Assembly: System.Web (in system.web.dll)
Within the Web Parts control set, a zone is a composite control that covers a defined region on a Web page and contains server controls. The primary functions of a zone are to lay out the controls it contains, and to provide a common user interface (UI) for those controls. For general information about zones and how they are used in Web Parts applications, see the reference documentation for the base WebZone class, and Web Parts Control Set Overview.
The EditorZone control is one of the fundamental controls in the Web Parts control set. A key feature of Web Parts is the ability of end users to modify (or personalize) Web pages according to their preferences, and save their personalized settings for future browser sessions. One aspect of modifying Web Parts pages includes editing; users can edit the appearance, layout, behavior, and other properties of the visible WebPart controls. Several controls in the Web Parts control set provide the editing features, including the EditorZone control.
An EditorZone control becomes visible when a Web Parts page enters edit mode, and it makes available various EditorPart controls that can be used to personalize WebPart controls. The EditorZone control is very similar to its parent, the EditorZoneBase class, with one key difference: The EditorZone control provides a zone template, referenced in its ZoneTemplate property. The zone template adds the ability to declare content in the page persistence format. Page developers can place an EditorZone control in the declarative markup of a Web page, add a child <zonetemplate> element, and within the <zonetemplate> element, add declarative references to EditorPart controls.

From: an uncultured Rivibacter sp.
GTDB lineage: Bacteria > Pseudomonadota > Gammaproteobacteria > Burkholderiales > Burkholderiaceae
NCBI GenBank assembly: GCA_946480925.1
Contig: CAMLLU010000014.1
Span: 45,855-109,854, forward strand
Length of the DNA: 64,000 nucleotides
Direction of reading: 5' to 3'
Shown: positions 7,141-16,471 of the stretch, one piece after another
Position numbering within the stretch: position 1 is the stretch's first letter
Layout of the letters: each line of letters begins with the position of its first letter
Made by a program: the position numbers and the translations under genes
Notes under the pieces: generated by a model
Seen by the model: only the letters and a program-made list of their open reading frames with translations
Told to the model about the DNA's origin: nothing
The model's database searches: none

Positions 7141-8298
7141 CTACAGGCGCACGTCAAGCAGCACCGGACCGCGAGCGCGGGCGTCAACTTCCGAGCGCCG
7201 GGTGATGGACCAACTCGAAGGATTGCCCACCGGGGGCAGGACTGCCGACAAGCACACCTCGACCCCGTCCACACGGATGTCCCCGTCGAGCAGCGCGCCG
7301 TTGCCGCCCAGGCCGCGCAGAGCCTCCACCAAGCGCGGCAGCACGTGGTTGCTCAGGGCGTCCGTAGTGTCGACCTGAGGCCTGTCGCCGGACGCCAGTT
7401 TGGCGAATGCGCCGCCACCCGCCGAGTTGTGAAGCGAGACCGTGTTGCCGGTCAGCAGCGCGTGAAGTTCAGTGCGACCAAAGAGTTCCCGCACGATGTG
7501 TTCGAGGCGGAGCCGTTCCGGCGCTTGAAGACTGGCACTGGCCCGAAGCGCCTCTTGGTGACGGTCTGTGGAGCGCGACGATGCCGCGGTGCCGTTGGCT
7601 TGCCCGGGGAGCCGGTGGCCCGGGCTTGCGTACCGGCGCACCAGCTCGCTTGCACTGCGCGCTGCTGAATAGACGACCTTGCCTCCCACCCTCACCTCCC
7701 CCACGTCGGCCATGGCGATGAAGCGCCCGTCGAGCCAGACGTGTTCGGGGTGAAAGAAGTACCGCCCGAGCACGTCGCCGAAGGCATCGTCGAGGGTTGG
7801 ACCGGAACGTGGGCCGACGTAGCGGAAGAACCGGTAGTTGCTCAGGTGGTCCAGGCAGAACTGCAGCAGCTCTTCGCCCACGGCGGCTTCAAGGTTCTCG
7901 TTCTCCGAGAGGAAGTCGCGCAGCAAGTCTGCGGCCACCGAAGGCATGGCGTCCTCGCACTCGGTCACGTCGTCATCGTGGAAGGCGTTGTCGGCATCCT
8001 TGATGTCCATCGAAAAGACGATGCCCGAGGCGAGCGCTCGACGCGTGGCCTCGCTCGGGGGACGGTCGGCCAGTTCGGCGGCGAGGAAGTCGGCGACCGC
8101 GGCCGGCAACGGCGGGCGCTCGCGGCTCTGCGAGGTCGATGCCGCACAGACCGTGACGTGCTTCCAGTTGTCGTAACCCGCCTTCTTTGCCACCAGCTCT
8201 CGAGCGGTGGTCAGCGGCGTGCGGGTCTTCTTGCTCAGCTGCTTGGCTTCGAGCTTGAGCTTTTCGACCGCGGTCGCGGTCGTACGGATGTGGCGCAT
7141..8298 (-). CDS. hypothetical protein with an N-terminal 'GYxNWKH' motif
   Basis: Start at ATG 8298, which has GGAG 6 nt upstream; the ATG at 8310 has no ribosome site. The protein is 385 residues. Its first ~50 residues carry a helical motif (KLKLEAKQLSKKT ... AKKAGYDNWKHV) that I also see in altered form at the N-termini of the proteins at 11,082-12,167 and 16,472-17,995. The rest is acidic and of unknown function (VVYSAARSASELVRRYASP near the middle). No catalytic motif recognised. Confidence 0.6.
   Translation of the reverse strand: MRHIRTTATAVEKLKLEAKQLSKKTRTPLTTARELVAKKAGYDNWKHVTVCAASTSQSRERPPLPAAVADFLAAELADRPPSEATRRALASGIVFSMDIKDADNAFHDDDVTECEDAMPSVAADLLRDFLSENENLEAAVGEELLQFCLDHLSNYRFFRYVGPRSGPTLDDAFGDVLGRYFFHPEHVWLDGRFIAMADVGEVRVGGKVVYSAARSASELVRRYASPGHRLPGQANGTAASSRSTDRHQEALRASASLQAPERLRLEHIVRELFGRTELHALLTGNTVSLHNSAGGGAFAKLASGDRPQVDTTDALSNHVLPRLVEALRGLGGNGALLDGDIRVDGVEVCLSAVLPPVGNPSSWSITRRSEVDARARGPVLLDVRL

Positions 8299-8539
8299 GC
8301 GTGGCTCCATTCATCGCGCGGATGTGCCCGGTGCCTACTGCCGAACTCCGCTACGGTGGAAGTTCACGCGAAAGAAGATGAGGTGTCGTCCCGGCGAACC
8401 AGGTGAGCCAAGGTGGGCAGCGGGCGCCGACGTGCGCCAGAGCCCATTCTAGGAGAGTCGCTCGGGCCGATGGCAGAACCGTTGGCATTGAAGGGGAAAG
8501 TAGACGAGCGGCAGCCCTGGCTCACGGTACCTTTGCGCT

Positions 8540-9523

The EditorZone control also has a method, CreateEditorParts, which overrides a base method in the EditorZoneBase class. This method is necessary so that an EditorZone control can create the zone template to contain any EditorPart controls that are added to the zone declaratively.
The buttons in the EditorZone UI require client-side scripting in order to work correctly. If scripting is disabled in the browser, the user will not be able to perform actions through the EditorZone UI.
The markup rendered by default for this control might not conform to accessibility standards such as the Web Content Accessibility Guidelines 1.0 (WCAG) priority 1 guidelines. For details about accessibility support for this control, see ASP.NET Controls and Accessibility.
The following code example demonstrates several declarative and programmatic uses of the EditorZone class. The example creates a custom editor zone that inherits from the EditorZone class, and uses it in a Web Parts page.
The code example has three parts:
A user control that enables you to change display modes on the Web page.
A Web page that references the custom EditorZone control.
An explanation of how the example works.
The first part of this code example is the user control that enables users to change display modes on a Web page. For more details about display modes and a description of the source code in this control, see Walkthrough: Changing Display Modes on a Web Parts Page.
The second part of the code example is a Web page. Near the top of the page is a Register directive for the user control. The user control tag is declared in the page with a uc1: prefix for the element. Notice that below the <asp:WebPartZone> element is an <asp:EditorZone> element that contains several EditorPart controls, with some tags and properties set to determine its appearance and behavior. There are also a number of methods that access various members of the EditorZone control programmatically.
When you load the page in a browser, you can select Edit Mode in the drop-down list to switch to edit mode. To display the editing UI, you can click the verbs menu (the downward arrow) in the title bar of one of the two controls, and click Edit to edit the control. With the editing UI visible, you can see the effects of the declarative and programmatic uses of the EditorZone class members.
Windows 98, Windows 2000 SP4, Windows Millennium Edition, Windows Server 2003, Windows XP Media Center Edition, Windows XP Professional x64 Edition, Windows XP SP2, Windows XP Starter Edition
The .NET Framework does not support all versions of every platform. For a list of the supported versions, see System Requirements.